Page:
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N2 - This research will:  Extend a corpus-based language learning platform to Chinese.  Enable an exploratory/discovery-based learning approach for Chinese learning  Conduct grammatical analysis of Chinese for natural language processing Mandarin Chinese has the largest number of native speakers of all languages. Many people are starting to learn Chinese, and more resources enabling its learning are needed. Already, there is a wide range of apps and web learning platforms, targeting in particular the mastery of Chinese characters (Shen, 2005). Other software packages focus on the acquisition of vocabulary, for example through the use of online flashcards (Edge, Searle, Chiu, Zhao, & Landay, 2011). Various online dictionaries are available, some offering advanced features. What we have not seen so far is applications which make use of or are based on authentic text data, even in online dictionaries. As was once more often the case with TESOL materials, dictionaries give example sentences which are either invented, or drawn from literary sources that do not reflect modern usage. Corpora are not widely used by Chinese lexicographers and materials developers (Li & Smith, 2015). One particularly powerful corpus-based tool, currently available for English and Russian learning, is SkELL (Sketch Engine for Language Learning; Kilgarriff, Marcowitz, Smith, & Thomas, 2015). SkELL is a user-friendly system which allows learners to explore the behaviour of words in context, presenting a variety of example sentences, and showing how words participate in collocations and interact grammatically with other words. We will extend SkELL to the Chinese language. With SkELL, language learners are able to consult three types of word usage display, based on large corpora. They are Example Sentences, which uses the GDEX algorithm (Kilgarriff, Husák, McAdam, Rundell, & Rychlý, 2008) to find the best dictionary examples from a corpus; Wordsketch, which gives a single-screen summary of a word’s usage, showing which other words it typically collocates with, and in what grammatical relations; finally there is Similar Words, which is a distributional thesaurus. SkELL is based on the architecture of Sketch Engine, a general purpose corpus analysis tool which is not specifically configured for language learning, but which does offer access to several large Chinese corpora. Most of these, in common with corpora of other languages available on Sketch Engine, have been segmented (divided into words) and POS-tagged. In order to provide the Wordsketch and Similar Words features, a sentence parsing function is also required, and this takes the form of a set of language-specific grammatical relations rules which are executed on the fly (when the user requests the feature). The rules are specified as regular expressions over parts of speech. For our implementation of SkELL, we will evaluate a range of segmenting and POS tagging options, including the tools of Academia Sinica (Ma & Chen, 2005; Tseng & Chen, 2002), City University Hong Kong (Sun, Shen, & Tsou, 1998) and Stanford University (Toutanova, Klein, Manning, & Singer, 2003; Tseng, Chang, Andrew, Jurafsky, & Manning, 2005). We will also optimize the grammatical relations rules, to take better account of the relatively free word order of Chinese (including for example topicalization and object-fronting) than does the ruleset currently implemented on Sketch Engine. The poster will set out plans for the SkELL implementation, and will incorporate a small-scale evaluation of the currently available Chinese Wordsketch function, exploring ways in which the grammatical relation ruleset might be optimized. References Edge, D., Searle, E., Chiu, K., Zhao, J., & Landay, J. A. (2011). MicroMandarin: mobile language learning in context. In Proceedings of the SIGCHI Conference on Human Factors in Computing Systems (pp. 3169-3178). ACM. Kilgarriff, A., Husák, M., McAdam, K., Rundell, M., & Rychlý, P. (2008). GDEX: Automatically finding good dictionary examples in a corpus. In Proceedings Euralex. Kilgarriff, A., Marcowitz, F., Smith, S., & Thomas, J. (2015). Corpora and language learning with the Sketch Engine and SKELL. Revue française de linguistique appliquée, 20(1), 61-80. Li, W. & Smith, S. (2015). Introduction. In Zou, B., S. Smith & M. Hoey (Eds.), Corpus Linguistics in Chinese Contexts. Basingstoke: Palgrave. Ma, W. Y. & Chen, K. J. (2005). Design of CKIP Chinese word segmentation system. Chinese and Oriental Languages Information Processing Society, 14(3), 235-249. Shen, H. H. (2005). An investigation of Chinese-character learning strategies among non-native speakers of Chinese. System, 33(1), 49-68. Sun, M., Shen, D., & Tsou, B. K. (1998). Chinese word segmentation without using lexicon and hand-crafted training data. In Proceedings of the 17th international conference on Computational linguistics-Volume 2 (pp. 1265-1271). Association for Computational Linguistics. Toutanova, K., Klein, D., Manning, C. & Singer, Y. (2003). Feature-Rich Part-of-Speech Tagging with a Cyclic Dependency Network. In Proceedings of HLT-NAACL 2003 (pp. 252-259). Tseng, H., & Chen, K. J. (2002). Design of Chinese morphological analyzer. In Proceedings of the first SIGHAN workshop on Chinese language processing (pp. 1-7). Association for Computational Linguistics. Tseng, H., Chang, P., Andrew, G., Jurafsky, D., & Manning, C. (2005). A conditional random field word segmenter. In Proceedings of the fourth SIGHAN workshop on Chinese language Processing (pp. 168-171).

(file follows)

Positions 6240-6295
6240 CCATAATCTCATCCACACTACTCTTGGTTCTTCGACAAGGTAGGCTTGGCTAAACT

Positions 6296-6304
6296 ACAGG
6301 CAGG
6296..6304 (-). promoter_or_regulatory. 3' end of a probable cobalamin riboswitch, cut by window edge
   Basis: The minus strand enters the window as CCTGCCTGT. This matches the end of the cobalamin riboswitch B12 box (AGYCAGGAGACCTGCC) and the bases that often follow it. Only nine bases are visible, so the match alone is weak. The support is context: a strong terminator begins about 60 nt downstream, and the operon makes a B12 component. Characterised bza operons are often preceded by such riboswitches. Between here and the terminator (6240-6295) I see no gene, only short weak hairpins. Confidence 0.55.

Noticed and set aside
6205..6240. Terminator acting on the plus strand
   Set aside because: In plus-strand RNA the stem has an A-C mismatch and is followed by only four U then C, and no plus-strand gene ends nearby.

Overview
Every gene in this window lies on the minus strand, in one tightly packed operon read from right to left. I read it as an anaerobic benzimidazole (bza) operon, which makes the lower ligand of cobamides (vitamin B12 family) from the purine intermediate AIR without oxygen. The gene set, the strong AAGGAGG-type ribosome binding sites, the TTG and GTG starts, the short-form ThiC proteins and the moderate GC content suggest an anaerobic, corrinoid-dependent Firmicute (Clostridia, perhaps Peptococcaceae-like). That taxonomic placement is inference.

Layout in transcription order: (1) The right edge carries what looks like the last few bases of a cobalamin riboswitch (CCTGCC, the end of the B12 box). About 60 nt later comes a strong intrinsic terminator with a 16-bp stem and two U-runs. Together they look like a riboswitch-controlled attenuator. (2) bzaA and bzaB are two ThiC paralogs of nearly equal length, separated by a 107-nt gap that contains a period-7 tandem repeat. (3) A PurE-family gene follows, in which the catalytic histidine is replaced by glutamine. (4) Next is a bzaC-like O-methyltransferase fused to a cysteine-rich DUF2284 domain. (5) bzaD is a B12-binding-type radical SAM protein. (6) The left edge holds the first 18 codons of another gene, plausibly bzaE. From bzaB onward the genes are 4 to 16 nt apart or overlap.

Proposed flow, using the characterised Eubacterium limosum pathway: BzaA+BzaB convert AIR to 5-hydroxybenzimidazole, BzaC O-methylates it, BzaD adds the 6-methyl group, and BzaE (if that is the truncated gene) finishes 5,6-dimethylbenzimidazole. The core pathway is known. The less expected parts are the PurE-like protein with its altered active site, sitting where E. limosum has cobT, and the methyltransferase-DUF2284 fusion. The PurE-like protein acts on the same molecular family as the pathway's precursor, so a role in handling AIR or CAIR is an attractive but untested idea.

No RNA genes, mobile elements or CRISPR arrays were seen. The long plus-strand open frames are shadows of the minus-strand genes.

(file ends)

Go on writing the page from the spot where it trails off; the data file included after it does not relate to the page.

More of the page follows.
AB - This research will:  Extend a corpus-based language learning platform to Chinese.  Enable an exploratory/discovery-based learning approach for Chinese learning  Conduct grammatical analysis of Chinese for natural language processing Mandarin Chinese has the largest number of native speakers of all languages. Many people are starting to learn Chinese, and more resources enabling its learning are needed. Already, there is a wide range of apps and web learning platforms, targeting in particular the mastery of Chinese characters (Shen, 2005). Other software packages focus on the acquisition of vocabulary, for example through the use of online flashcards (Edge, Searle, Chiu, Zhao, & Landay, 2011). Various online dictionaries are available, some offering advanced features. What we have not seen so far is applications which make use of or are based on authentic text data, even in online dictionaries. As was once more often the case with TESOL materials, dictionaries give example sentences which are either invented, or drawn from literary sources that do not reflect modern usage. Corpora are not widely used by Chinese lexicographers and materials developers (Li & Smith, 2015). One particularly powerful corpus-based tool, currently available for English and Russian learning, is SkELL (Sketch Engine for Language Learning; Kilgarriff, Marcowitz, Smith, & Thomas, 2015). SkELL is a user-friendly system which allows learners to explore the behaviour of words in context, presenting a variety of example sentences, and showing how words participate in collocations and interact grammatically with other words. We will extend SkELL to the Chinese language. With SkELL, language learners are able to consult three types of word usage display, based on large corpora. They are Example Sentences, which uses the GDEX algorithm (Kilgarriff, Husák, McAdam, Rundell, & Rychlý, 2008) to find the best dictionary examples from a corpus; Wordsketch, which gives a single-screen summary of a word’s usage, showing which other words it typically collocates with, and in what grammatical relations; finally there is Similar Words, which is a distributional thesaurus. SkELL is based on the architecture of Sketch Engine, a general purpose corpus analysis tool which is not specifically configured for language learning, but which does offer access to several large Chinese corpora. Most of these, in common with corpora of other languages available on Sketch Engine, have been segmented (divided into words) and POS-tagged. In order to provide the Wordsketch and Similar Words features, a sentence parsing function is also required, and this takes the form of a set of language-specific grammatical relations rules which are executed on the fly (when the user requests the feature). The rules are specified as regular expressions over parts of speech. For our implementation of SkELL, we will evaluate a range of segmenting and POS tagging options, including the tools of Academia Sinica (Ma & Chen, 2005; Tseng & Chen, 2002), City University Hong Kong (Sun, Shen, & Tsou, 1998) and Stanford University (Toutanova, Klein, Manning, & Singer, 2003; Tseng, Chang, Andrew, Jurafsky, & Manning, 2005). We will also optimize the grammatical relations rules, to take better account of the relatively free word order of Chinese (including for example topicalization and object-fronting) than does the ruleset currently implemented on Sketch Engine. The poster will set out plans for the SkELL implementation, and will incorporate a small-scale evaluation of the currently available Chinese Wordsketch function, exploring ways in which the grammatical relation ruleset might be optimized. References Edge, D., Searle, E., Chiu, K., Zhao, J., & Landay, J. A. (2011). MicroMandarin: mobile language learning in context. In Proceedings of the SIGCHI Conference on Human Factors in Computing Systems (pp. 3169-3178). ACM. Kilgarriff, A., Husák, M., McAdam, K., Rundell, M., & Rychlý, P. (2008). GDEX: Automatically finding good dictionary examples in a corpus. In Proceedings Euralex. Kilgarriff, A., Marcowitz, F., Smith, S., & Thomas, J. (2015). Corpora and language learning with the Sketch Engine and SKELL. Revue française de linguistique appliquée, 20(1), 61-80. Li, W. & Smith, S. (2015). Introduction. In Zou, B., S. Smith & M. Hoey (Eds.), Corpus Linguistics in Chinese Contexts. Basingstoke: Palgrave. Ma, W. Y. & Chen, K. J. (2005). Design of CKIP Chinese word segmentation system. Chinese and Oriental Languages Information Processing Society, 14(3), 235-249. Shen, H. H. (2005). An investigation of Chinese-character learning strategies among non-native speakers of Chinese. System, 33(1), 49-68. Sun, M., Shen, D., & Tsou, B. K. (1998). Chinese word segmentation without using lexicon and hand-crafted training data. In Proceedings of the 17th international conference on Computational linguistics-Volume 2 (pp. 1265-1271). Association for Computational Linguistics. Toutanova, K., Klein, D., Manning, C. & Singer, Y. (2003). Feature-Rich Part-of-Speech Tagging with a Cyclic Dependency Network. In Proceedings of HLT-NAACL 2003 (pp. 252-259). Tseng, H., & Chen, K. J. (2002). Design of Chinese morphological analyzer. In Proceedings of the first SIGHAN workshop on Chinese language processing (pp. 1-7). Association for Computational Linguistics. Tseng, H., Chang, P., Andrew, G., Jurafsky, D., & Manning, C. (2005). A conditional random field word segmenter. In Proceedings of the fourth SIGHAN workshop on Chinese language Processing (pp. 168-171).

M3 - Poster

ER -